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Techniques and Outcome in Pelvic Fractures

Editorial Comment

Tornetta, Paul

Editor(s): Tornetta, Paul

Author Information
Clinical Orthopaedics & Related Research: August 1996 - Volume 329 - Issue - p 2-3
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Displaced pelvic ring injuries signify significant trauma from a high energy mechanism. The treatment of patients with pelvic fractures begins with the identification and treatment of all potentially life threatening injuries. Only after initial measures are successful is attention focused on the definitive treatment of the pelvic injury. The outcome of these patients, however, is not known for some time, and may be related to coincident injury. This symposium progresses in a manner that reflects the injury timeline.

The first 2 articles review the radiologic assessment of the pelvis in terms of injury pattern and skeletal stability. Next, the most common associated injuries related to the pelvic displacement are addressed. These include neurologic, urologic, and soft tissue problems. These associated injuries must be sought during the resuscitation phase as part of a careful physical examination.

The next 3 articles review the associated hemodynamic and vascular injuries. A review of the hemodynamic considerations is followed by a description of the indications and use of external fixation, which has become a standard part of the resuscitative effort in the multidisciplinary approach to these patients. In patients with continued blood loss after external fixation, angiography is a useful tool in controlling arterial bleeding. This topic is covered next. In addition to arterial injuries, venous injury is common. This can lead to thrombosis and embolic complications. These problems cannot be overemphasized. A thorough review of thromboembolic complications is included with recommendations for screening and routine prophylaxis.

The next group of papers focuses on the technical aspects of reduction and fixation of the pelvic ring. The indications for anterior fixation, its effect on leg length, and the vascular structures at risk during anterior fixation are discussed. This is followed by a set of 3 papers describing the 3 surgical approaches to the posterior pelvis. These include the open posterior, open anterior, and closed percutaneous methods. Each method has advantages and disadvantages and the pelvic surgeon must be capable of using all the methods for specific indications. Two papers then describe the preferred techniques of several authors for fixation of specific injury patterns. The importance of strict and objective documentation of reductions using the 3 standard views of the pelvis is emphasized.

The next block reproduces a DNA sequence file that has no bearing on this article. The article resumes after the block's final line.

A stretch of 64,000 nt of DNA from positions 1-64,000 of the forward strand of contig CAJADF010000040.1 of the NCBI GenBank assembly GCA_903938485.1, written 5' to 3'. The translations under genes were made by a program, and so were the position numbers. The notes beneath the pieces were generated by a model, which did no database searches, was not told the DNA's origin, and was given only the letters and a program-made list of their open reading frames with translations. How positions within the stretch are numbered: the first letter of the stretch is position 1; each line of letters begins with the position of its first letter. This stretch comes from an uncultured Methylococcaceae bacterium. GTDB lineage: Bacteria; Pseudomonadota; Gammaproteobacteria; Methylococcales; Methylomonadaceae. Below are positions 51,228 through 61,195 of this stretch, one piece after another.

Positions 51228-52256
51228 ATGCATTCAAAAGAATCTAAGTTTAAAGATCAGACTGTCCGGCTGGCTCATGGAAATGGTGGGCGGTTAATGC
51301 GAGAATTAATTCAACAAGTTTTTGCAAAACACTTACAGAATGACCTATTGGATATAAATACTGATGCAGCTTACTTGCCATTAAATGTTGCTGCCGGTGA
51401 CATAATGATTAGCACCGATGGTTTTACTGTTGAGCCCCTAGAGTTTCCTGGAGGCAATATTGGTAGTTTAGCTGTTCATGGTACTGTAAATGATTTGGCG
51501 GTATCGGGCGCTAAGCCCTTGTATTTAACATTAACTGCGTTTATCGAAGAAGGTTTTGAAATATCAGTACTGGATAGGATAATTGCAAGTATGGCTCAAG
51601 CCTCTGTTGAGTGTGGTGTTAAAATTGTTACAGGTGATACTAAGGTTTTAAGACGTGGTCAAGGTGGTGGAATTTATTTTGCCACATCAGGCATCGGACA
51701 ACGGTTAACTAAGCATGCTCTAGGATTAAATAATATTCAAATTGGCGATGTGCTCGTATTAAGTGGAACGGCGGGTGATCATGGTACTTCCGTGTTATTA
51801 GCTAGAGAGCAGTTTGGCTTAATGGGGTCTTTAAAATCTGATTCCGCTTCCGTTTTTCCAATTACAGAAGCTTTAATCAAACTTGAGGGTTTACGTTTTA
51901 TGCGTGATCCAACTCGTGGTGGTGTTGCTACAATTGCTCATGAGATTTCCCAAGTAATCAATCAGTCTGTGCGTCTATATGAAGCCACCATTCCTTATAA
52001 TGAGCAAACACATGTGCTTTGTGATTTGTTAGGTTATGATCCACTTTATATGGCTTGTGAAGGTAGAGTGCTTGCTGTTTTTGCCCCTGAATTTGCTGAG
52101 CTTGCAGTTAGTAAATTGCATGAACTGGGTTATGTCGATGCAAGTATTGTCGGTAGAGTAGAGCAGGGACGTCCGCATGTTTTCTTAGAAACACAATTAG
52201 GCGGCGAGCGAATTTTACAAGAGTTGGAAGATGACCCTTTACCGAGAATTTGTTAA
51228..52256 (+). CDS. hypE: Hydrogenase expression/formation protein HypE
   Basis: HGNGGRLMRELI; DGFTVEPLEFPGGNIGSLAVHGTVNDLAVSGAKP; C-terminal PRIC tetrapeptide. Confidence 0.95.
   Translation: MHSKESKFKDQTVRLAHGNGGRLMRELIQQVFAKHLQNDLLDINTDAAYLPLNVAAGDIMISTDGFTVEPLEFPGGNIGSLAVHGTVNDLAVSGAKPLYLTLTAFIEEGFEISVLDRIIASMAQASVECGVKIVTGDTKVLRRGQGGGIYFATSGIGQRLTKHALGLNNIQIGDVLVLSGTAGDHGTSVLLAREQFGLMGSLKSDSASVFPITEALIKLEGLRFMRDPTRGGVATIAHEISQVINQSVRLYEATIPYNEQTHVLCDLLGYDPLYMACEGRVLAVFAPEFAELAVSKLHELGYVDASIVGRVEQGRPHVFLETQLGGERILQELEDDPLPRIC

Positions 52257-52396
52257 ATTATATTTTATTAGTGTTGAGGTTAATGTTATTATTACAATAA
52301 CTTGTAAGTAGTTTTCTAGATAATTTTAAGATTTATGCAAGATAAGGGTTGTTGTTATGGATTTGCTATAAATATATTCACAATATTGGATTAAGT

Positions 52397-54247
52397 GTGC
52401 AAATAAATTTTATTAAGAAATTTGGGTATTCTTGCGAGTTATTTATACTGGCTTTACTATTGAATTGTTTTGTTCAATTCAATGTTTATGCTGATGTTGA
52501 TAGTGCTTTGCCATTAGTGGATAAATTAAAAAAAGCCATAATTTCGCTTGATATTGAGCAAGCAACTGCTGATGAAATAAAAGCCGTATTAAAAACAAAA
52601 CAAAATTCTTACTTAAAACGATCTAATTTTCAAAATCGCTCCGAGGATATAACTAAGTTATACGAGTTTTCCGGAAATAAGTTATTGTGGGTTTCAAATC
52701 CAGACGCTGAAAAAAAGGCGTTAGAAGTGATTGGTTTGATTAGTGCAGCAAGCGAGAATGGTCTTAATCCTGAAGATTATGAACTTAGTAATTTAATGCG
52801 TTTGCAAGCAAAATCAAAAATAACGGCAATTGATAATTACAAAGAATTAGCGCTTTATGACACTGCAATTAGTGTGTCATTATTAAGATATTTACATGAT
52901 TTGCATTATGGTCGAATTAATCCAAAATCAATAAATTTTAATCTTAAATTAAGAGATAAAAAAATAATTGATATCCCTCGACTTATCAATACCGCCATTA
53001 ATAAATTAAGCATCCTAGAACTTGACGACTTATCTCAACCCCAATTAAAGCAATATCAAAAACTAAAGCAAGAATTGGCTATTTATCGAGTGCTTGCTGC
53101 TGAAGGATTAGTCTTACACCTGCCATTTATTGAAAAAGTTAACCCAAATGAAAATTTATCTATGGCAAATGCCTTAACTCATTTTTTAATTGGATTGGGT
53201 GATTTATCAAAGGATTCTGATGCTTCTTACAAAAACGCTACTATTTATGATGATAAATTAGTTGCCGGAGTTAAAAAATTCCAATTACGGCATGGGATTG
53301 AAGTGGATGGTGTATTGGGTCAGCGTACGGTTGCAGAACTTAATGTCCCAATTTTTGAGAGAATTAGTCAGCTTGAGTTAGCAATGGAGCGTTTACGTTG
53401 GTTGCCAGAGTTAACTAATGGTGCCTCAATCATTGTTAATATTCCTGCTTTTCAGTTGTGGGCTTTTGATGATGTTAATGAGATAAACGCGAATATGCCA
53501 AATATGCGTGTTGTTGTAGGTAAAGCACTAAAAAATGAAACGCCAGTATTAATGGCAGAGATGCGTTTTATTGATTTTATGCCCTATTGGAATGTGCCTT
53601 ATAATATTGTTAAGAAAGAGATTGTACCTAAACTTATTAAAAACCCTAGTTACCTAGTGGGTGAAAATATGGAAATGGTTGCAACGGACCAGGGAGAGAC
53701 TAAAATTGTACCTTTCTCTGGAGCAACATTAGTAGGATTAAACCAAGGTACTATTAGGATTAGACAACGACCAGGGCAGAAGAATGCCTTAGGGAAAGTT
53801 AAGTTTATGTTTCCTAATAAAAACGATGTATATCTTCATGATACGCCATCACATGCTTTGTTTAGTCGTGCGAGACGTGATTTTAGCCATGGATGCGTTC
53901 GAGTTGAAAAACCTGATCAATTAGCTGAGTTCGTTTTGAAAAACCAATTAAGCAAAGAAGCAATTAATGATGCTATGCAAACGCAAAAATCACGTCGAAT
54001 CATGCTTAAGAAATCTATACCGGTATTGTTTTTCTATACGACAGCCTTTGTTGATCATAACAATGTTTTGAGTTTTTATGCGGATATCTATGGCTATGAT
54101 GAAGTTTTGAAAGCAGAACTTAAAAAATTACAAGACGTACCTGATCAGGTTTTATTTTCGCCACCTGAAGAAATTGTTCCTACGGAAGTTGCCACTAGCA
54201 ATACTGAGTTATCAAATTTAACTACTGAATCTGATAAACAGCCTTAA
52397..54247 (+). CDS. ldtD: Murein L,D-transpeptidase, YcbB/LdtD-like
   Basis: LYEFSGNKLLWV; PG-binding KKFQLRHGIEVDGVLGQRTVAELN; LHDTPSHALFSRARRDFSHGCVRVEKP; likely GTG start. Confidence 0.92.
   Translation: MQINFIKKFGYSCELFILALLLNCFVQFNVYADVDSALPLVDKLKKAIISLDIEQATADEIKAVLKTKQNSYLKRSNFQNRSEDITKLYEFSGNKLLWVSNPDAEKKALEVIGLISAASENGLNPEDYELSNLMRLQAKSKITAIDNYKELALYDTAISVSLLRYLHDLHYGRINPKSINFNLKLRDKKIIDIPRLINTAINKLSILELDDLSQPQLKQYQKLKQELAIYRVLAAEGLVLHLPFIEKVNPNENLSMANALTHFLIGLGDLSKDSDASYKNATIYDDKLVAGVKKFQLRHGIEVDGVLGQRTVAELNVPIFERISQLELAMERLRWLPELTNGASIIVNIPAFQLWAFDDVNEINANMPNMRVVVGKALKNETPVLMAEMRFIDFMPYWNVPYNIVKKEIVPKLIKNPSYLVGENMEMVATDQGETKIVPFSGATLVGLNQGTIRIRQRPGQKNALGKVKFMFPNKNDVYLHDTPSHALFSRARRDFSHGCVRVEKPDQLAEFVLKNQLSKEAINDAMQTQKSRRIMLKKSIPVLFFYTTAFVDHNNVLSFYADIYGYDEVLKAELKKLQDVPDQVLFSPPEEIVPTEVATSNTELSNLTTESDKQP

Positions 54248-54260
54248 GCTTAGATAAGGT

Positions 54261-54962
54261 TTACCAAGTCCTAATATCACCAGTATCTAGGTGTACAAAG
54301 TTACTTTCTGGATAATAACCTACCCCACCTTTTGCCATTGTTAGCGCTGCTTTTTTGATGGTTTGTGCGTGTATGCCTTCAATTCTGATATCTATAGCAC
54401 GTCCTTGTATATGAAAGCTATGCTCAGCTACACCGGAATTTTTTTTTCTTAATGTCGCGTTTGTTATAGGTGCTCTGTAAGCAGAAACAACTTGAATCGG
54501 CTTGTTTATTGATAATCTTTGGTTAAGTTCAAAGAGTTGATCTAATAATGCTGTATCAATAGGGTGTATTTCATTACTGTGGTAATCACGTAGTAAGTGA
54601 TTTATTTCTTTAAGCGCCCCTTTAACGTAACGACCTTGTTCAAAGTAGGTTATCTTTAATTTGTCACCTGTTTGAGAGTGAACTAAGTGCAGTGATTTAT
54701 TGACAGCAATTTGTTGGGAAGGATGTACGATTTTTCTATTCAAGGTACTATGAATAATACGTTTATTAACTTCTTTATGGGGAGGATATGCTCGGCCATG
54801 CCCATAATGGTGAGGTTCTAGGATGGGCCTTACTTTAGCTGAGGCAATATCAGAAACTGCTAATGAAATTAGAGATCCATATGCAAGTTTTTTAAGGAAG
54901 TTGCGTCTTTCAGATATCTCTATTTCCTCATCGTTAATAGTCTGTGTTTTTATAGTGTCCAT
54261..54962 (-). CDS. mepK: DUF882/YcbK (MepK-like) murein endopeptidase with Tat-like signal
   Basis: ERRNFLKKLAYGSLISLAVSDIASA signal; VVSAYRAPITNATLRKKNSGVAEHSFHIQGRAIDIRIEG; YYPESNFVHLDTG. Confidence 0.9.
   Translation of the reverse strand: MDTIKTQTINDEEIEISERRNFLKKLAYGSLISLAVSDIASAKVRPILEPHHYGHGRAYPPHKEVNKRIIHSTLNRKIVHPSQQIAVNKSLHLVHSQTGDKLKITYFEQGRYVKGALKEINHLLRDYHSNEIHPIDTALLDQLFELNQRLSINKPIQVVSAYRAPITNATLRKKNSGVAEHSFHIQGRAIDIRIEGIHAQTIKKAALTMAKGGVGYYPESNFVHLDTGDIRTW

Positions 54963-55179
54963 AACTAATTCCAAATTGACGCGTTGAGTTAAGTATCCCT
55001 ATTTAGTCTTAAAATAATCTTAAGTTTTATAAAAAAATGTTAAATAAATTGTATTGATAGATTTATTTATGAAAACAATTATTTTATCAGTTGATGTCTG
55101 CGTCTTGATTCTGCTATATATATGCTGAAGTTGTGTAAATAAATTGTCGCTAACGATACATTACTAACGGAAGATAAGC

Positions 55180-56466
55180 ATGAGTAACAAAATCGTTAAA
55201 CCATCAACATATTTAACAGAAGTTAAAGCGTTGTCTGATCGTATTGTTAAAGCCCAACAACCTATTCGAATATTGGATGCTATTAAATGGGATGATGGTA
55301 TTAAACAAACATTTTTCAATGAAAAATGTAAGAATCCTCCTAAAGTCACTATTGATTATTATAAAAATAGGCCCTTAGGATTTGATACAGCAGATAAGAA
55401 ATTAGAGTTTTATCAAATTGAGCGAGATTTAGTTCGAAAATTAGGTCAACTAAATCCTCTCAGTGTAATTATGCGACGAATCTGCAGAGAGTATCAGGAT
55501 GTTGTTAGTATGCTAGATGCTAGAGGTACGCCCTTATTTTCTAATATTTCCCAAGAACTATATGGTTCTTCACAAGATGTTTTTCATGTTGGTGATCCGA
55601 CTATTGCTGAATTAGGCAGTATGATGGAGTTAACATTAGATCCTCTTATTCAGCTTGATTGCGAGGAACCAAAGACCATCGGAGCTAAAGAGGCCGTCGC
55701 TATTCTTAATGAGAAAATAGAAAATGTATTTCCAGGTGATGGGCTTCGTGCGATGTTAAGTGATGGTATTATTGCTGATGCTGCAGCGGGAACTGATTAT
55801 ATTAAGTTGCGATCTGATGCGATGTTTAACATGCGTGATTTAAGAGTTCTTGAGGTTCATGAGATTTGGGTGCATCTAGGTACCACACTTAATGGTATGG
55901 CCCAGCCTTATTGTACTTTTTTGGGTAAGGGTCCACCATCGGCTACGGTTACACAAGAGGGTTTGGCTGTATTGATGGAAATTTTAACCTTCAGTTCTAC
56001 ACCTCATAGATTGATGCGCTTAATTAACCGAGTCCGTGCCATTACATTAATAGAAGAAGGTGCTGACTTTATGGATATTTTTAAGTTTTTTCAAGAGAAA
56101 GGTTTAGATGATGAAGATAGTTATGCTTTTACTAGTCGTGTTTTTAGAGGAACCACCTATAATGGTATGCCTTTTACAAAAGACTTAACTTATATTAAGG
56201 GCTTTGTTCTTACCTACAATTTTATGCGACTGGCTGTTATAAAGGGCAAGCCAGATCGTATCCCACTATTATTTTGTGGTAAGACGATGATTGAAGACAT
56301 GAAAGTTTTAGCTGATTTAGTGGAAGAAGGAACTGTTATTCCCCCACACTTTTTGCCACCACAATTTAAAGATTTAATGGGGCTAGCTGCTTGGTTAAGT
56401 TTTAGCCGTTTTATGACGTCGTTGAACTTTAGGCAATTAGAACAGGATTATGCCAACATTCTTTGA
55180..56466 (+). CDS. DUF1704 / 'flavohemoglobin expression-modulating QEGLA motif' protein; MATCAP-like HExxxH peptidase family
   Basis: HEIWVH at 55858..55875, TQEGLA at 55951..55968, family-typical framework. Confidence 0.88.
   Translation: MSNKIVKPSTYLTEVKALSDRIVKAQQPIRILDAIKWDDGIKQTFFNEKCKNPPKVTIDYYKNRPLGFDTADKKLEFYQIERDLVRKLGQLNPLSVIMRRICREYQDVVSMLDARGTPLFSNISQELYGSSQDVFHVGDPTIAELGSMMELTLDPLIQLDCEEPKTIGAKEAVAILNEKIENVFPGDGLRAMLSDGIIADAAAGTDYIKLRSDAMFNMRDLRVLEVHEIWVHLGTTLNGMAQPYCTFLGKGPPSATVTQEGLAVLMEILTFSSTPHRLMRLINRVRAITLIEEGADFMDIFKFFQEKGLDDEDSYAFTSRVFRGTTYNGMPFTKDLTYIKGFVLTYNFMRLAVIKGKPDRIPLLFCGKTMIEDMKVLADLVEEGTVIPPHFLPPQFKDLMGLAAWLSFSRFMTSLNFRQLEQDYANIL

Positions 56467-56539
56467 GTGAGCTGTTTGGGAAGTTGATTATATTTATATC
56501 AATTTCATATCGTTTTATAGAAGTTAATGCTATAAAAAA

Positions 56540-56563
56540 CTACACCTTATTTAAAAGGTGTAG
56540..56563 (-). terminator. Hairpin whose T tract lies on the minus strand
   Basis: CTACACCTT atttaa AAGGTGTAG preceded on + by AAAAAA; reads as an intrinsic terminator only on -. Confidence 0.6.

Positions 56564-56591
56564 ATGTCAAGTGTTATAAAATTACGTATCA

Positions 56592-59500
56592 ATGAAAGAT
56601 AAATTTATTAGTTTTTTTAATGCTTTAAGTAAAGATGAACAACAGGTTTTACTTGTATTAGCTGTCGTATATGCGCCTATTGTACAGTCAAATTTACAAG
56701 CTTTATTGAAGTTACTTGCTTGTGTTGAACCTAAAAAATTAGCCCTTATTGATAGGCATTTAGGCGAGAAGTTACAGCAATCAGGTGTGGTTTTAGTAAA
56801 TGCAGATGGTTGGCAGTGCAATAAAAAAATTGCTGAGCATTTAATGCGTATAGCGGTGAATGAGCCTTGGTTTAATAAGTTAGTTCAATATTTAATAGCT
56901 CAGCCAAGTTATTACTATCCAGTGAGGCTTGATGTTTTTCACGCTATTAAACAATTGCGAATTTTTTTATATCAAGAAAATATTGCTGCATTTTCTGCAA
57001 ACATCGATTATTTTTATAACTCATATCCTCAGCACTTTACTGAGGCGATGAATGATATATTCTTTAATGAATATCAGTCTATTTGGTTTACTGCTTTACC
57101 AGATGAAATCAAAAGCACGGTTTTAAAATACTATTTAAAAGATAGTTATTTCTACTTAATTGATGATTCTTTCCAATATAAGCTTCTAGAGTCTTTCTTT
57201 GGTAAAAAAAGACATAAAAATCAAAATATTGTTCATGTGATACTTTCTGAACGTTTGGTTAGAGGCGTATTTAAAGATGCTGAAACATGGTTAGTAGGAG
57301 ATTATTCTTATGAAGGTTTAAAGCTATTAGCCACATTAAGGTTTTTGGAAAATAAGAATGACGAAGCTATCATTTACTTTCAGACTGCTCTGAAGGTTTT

The intermediate term outcome of patients with pelvic ring injuries is addressed in the next 5 papers. This may be the most important section of this symposium and several important points are made clear. It was consistently found that good reductions of the pelvis are attainable, and that with a good reduction late pelvic pain is not common. It is also becoming clearer that the ultimate outcome of a given patient is likely to be determined by his associated injuries. Concomitant neurologic, orthopaedic, and urologic injuries have a profound effect on patients' ultimate result. It is for this reason that standard outcome scores are of lesser value in assessing multiple trauma patients than they are in more isolated and elective problems. Although these patient based scores are important for our understanding of our patients' needs and desires, they are severely limited in their ability to help us decide on treatment. This is referable to the concept of the least common denominator. If a patient has 1 severe injury that is likely to result in a low outcome score, then even poor treatment of his or her other injuries may not further lower his or her score. An example of this would be a patient with a displaced pelvic fracture, a lumbosacral nerve palsy, a urethral disruption, and a complex foot injury. The chances of a patient with this constellation of injuries having a high outcome score is poor. This does not mean, however, that the potential problems from the displaced pelvic injury should be ignored allowing the development of pelvic pain and sitting problems in addition to the other sequelae. For this reason, specific factors related to the pelvic skeletal injury, its reduction, and outcome must be assessed in both objective and subjective ways. This is pointed out in the last article that deals with the complicated problems of malunions and nonunions of the pelvis. This review highlights the need for proper management of displaced pelvic fractures in the acute phase.

pelvic fracture treatment have lead to a maturation of this field. Those of us who are treating these injuries regularly owe a debt of gratitude to them for their vigilant work, teaching, and documentation. I would like to thank all the authors who have contributed to this symposium and to the ongoing challenge that these injuries present. They have made my job easy. I would also like thank Dr. Joel Matta for encouraging my interest in treating patients with pelvic fractures.

Paul Tornetta, III, MD

SUNY Health Science Center, Brooklyn; Brooklyn, NY

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